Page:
“These resources have already been impacted by other development, and if the Luang Prabang Dam is built, this will impact these resources even further,” the representative said, speaking on condition of anonymity.


    In March, Luang Prabang residents told RFA’s Lao Service they were worried because the government had already begun construction on the project before its international approval process was complete.


    Many expressed safety fears, saying the dam was too close to the city of 55,000 people.


    At that time, three temporary ports had been completed, and service roads, a workers’ camp with water supply, and land clearance were about 99 percent complete. A Mekong river bridge, power lines and relay stations were in various stages of completion.


    In July 2020, RFA reported after prior consultation on the Luang Prabang Dam had been completed in June, downriver Mekong nations Cambodia, Vietnam, and Thailand urged the developer to review the design of the dam to minimize the environmental, social, and trans-boundary impacts.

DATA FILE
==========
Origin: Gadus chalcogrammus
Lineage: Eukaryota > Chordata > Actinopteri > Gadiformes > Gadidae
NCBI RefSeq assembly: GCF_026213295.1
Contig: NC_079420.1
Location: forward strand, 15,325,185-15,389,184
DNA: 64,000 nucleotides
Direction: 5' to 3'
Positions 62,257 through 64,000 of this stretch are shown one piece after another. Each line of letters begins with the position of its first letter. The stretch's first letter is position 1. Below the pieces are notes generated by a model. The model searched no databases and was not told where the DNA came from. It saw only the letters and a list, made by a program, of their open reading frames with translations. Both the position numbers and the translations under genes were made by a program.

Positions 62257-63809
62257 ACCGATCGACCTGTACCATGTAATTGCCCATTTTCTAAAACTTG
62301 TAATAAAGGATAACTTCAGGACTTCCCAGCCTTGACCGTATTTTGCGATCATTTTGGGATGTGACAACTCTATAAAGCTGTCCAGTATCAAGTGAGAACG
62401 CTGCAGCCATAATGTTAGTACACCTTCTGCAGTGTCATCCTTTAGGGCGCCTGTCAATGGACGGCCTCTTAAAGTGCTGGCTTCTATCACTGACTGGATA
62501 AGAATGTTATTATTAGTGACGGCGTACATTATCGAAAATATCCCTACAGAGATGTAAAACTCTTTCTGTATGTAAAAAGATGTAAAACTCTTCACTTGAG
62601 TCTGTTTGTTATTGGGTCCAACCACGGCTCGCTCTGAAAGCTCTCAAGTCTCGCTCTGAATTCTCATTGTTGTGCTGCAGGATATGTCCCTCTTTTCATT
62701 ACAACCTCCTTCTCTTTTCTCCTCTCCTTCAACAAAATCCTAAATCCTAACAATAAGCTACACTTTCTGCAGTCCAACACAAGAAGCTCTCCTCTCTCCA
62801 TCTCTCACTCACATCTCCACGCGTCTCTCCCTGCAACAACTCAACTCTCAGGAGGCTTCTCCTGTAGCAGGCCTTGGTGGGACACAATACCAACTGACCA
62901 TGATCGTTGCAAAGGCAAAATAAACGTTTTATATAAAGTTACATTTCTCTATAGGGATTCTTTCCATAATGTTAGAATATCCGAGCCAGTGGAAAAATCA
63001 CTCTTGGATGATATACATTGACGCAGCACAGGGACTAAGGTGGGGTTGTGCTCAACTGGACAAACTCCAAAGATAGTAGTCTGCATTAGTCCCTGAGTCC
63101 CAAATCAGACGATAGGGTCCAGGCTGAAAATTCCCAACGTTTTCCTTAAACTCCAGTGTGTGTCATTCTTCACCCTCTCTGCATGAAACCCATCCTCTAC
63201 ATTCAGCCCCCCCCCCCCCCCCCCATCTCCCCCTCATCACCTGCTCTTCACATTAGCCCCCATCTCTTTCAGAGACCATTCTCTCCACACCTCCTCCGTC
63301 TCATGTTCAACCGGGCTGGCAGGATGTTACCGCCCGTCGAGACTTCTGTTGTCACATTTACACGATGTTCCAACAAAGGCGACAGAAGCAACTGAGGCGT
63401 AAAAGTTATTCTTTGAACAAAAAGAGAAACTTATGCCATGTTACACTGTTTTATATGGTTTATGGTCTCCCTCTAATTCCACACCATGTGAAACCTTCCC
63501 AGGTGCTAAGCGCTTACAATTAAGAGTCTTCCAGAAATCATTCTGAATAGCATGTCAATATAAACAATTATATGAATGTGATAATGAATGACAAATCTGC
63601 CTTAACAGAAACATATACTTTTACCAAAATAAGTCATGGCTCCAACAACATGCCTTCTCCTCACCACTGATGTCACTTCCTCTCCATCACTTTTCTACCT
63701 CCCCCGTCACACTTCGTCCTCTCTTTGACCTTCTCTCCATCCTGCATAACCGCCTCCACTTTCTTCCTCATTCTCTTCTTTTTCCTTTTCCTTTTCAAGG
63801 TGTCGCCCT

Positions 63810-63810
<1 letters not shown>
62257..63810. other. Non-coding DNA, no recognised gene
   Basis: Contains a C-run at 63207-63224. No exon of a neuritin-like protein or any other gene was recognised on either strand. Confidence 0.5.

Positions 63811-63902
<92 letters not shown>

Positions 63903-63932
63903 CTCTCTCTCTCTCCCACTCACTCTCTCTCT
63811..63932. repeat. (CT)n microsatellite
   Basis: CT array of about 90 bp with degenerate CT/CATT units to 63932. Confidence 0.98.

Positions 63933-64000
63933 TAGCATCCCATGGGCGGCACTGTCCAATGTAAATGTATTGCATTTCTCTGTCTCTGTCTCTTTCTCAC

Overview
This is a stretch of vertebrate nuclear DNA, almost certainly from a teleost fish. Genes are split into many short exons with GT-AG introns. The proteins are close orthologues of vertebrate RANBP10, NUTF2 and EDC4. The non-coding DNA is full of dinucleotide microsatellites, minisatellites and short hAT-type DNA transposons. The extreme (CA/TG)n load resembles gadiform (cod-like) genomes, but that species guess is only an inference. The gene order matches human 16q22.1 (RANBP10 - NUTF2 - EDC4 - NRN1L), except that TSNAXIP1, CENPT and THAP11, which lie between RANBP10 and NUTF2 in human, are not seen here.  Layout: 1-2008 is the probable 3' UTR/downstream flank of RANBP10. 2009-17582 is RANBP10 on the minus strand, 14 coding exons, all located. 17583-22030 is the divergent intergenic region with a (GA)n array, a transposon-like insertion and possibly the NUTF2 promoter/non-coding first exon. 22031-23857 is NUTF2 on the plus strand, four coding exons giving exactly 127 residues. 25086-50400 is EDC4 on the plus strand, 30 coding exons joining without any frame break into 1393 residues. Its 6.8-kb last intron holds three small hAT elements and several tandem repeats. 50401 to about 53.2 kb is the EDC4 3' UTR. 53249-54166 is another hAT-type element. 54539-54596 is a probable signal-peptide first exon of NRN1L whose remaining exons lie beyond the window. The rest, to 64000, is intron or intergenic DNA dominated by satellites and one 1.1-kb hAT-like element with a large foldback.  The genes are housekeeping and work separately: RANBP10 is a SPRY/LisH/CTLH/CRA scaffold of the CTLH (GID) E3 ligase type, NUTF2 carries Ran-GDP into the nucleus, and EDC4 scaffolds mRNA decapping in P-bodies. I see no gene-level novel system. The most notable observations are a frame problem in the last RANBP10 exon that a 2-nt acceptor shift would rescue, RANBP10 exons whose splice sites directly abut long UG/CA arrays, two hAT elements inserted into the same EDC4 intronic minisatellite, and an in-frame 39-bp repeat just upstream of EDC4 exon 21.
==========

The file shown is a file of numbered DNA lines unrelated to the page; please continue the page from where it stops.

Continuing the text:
‘All reports complete’


    Daovong Phonekeo, the Lao government’s Minister of Energy and Mines, declined to comment on the letter, saying he had received no information about it, but an official of the Ministry of Information, Culture and Tourism’s World Heritage Department said that Laos has already completed all required impact reports.


    “Now, UNESCO is demanding a new world heritage impact assessment,” he said.


    “We’ve actually done an assessment that concluded the dam will have no impact on the [Luang Prabang City] world heritage site, either during the wet or the dry season. But UNESCO would not accept that assessment,” he said.